“Can you tell us which one of these kids have tried drugs?” . . . “Ok, see if you can tell which one of your son’s friends has tried drugs.” . . . “See if you can tell which one of these kids likes to get high.” . . . “It’s sad, but one of the following kids does drugs. Can you tell which one?”
Radio was selected by the Metropolitan Life Foundation to ask the above questions and provide some answers for parents and caregivers. The campaign, in collaboration with the Partnership for a Drug-Free America, began in April in 13 markets including New York. The target was parents and caregivers with children between the ages of 9 and 13. Each 60-second commercial focused on a separate parenting skill: instilling responsibility in your child; listening to your child; knowing who your child’s friends are; and the importance of supervised after-school activities.
Explains Sibyl Jacobson, president and CEO of MLF: “Simply talking with children – not only about drugs, but about what is happening in their lives – is an important part of being a parent. The Radio messages encourage parents to become involved with their children. They highlight parenting skills that have been proven to help keep kids away from drugs.”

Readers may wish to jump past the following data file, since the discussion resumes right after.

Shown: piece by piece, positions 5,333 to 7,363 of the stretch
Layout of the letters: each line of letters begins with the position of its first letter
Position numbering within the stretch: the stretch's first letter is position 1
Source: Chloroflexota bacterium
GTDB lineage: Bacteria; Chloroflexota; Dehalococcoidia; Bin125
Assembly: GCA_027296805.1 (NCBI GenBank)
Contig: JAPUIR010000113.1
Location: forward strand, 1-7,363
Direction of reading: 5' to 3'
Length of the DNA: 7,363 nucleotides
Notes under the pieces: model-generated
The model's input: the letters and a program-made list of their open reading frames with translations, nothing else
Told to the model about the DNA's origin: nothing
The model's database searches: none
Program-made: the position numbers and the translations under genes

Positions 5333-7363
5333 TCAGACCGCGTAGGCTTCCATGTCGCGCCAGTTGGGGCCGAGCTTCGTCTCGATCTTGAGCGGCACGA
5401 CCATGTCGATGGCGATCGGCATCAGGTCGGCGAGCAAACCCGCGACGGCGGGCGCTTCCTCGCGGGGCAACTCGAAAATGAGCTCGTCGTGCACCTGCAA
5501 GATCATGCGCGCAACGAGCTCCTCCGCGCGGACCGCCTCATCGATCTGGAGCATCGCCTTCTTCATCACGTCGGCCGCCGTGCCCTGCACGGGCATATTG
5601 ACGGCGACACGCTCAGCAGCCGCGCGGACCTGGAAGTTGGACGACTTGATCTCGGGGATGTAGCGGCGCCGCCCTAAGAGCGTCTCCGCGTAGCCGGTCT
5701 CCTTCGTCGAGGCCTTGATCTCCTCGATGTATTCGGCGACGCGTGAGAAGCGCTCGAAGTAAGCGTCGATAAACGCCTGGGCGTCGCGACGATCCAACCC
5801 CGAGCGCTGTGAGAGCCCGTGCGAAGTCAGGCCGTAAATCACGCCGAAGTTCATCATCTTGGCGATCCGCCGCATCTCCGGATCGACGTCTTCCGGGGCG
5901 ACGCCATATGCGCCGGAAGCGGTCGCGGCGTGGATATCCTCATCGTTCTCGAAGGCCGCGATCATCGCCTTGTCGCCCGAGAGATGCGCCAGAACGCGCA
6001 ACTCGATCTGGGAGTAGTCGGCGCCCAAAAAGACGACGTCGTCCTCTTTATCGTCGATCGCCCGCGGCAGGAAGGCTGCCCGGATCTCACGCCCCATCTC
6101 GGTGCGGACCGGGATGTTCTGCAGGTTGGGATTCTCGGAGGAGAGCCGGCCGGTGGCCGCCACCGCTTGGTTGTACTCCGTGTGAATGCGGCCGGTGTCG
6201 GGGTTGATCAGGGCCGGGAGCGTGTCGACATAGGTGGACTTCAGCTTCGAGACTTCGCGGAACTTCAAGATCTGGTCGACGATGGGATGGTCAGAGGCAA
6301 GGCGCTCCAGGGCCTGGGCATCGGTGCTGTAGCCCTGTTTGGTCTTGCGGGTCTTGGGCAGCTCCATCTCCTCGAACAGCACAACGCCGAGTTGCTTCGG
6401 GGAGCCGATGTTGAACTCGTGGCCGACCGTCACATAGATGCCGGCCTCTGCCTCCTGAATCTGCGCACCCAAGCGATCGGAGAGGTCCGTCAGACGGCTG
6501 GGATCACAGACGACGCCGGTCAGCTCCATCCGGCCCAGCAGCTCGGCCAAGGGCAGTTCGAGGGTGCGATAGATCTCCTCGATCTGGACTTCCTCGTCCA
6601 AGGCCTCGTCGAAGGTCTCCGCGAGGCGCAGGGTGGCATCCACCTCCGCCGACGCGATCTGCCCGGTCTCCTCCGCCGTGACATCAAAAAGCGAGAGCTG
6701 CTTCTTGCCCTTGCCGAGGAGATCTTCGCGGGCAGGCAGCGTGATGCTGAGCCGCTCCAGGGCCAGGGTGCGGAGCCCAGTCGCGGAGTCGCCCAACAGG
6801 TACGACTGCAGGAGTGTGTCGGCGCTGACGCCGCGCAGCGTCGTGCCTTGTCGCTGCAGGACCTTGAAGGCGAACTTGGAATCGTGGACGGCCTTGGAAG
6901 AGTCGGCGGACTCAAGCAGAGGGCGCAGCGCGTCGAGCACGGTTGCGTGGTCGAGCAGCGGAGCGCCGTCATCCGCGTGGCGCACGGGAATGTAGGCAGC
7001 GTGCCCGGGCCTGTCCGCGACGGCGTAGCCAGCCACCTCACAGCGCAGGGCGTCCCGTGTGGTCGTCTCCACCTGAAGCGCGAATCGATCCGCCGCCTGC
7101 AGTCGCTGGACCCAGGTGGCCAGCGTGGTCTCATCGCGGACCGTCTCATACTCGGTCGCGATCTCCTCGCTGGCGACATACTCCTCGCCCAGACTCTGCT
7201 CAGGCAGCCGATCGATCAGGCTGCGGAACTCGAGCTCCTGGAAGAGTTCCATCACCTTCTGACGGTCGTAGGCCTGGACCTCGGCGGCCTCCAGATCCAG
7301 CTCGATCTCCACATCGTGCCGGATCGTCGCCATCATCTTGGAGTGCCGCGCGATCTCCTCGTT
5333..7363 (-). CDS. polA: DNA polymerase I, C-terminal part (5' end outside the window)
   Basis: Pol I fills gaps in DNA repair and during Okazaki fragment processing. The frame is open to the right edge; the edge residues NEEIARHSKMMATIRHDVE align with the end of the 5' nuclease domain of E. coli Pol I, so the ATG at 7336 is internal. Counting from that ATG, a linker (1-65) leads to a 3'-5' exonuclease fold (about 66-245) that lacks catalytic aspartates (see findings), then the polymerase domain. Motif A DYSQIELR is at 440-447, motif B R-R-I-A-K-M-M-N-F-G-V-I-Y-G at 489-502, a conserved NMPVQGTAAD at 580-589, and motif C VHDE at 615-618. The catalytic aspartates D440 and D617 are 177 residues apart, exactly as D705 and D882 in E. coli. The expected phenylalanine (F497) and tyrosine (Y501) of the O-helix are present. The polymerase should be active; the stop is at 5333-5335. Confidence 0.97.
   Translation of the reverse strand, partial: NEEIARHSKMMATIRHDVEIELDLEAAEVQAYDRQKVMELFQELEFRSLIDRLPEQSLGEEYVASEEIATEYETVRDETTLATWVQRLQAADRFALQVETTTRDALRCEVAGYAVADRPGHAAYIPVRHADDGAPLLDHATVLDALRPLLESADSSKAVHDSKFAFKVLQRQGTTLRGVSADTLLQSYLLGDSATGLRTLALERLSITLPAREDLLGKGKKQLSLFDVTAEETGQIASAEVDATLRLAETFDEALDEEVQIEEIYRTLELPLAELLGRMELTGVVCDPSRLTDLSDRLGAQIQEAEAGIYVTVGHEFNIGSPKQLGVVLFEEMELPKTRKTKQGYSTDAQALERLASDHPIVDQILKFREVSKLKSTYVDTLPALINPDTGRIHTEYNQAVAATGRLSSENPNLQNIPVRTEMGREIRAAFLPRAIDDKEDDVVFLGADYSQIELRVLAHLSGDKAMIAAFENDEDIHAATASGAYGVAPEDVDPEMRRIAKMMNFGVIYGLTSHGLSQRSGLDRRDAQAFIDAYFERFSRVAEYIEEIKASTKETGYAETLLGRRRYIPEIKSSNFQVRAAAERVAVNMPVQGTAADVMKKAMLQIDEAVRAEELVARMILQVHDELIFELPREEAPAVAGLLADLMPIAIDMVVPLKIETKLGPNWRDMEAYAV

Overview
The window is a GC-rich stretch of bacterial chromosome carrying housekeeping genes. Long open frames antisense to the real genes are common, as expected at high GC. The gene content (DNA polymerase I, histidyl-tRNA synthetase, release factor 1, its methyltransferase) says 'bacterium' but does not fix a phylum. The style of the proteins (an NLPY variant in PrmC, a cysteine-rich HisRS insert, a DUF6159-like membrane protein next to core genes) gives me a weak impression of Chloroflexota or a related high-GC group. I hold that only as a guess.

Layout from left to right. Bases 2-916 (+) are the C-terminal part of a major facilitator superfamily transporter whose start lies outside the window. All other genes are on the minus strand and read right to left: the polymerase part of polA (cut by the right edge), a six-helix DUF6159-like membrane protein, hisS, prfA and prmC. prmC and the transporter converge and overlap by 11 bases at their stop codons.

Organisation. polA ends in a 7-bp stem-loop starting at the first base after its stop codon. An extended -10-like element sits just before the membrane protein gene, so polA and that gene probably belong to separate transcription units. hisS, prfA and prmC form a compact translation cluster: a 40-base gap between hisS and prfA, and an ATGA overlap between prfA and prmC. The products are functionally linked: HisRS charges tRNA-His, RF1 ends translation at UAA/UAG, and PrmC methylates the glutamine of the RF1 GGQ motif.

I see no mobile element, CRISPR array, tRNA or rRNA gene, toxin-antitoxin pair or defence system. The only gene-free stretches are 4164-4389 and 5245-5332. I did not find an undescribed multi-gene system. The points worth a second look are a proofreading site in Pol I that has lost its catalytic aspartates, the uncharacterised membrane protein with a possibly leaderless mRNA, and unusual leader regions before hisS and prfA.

Richard D. Bonnette, president and CEO of The Partnership for a Drug-Free America credits the Radio campaign with making a difference and giving parents the confidence they need to talk to their kids about drugs. “Metropolitan Life Foundation,” he adds, “has been an outstanding partner in our effort to encourage parents to protect their children from drugs.”
Each Radio commercial includes an offer for a brochure, How to be a Better Parent, which is available in both English and Spanish by calling 1-800-METLIFE. It can also be downloaded from the website, www.metlife.org.
The Partnership for a Drug-Free America, with MLF funding, also launched a new online, interactive version of the campaign on their website (www.drugfreeamerica.org). Website visitors will be able to listen to one of the campaign’s Radio messages, view related print ads and download copies of How to be a Better Parent.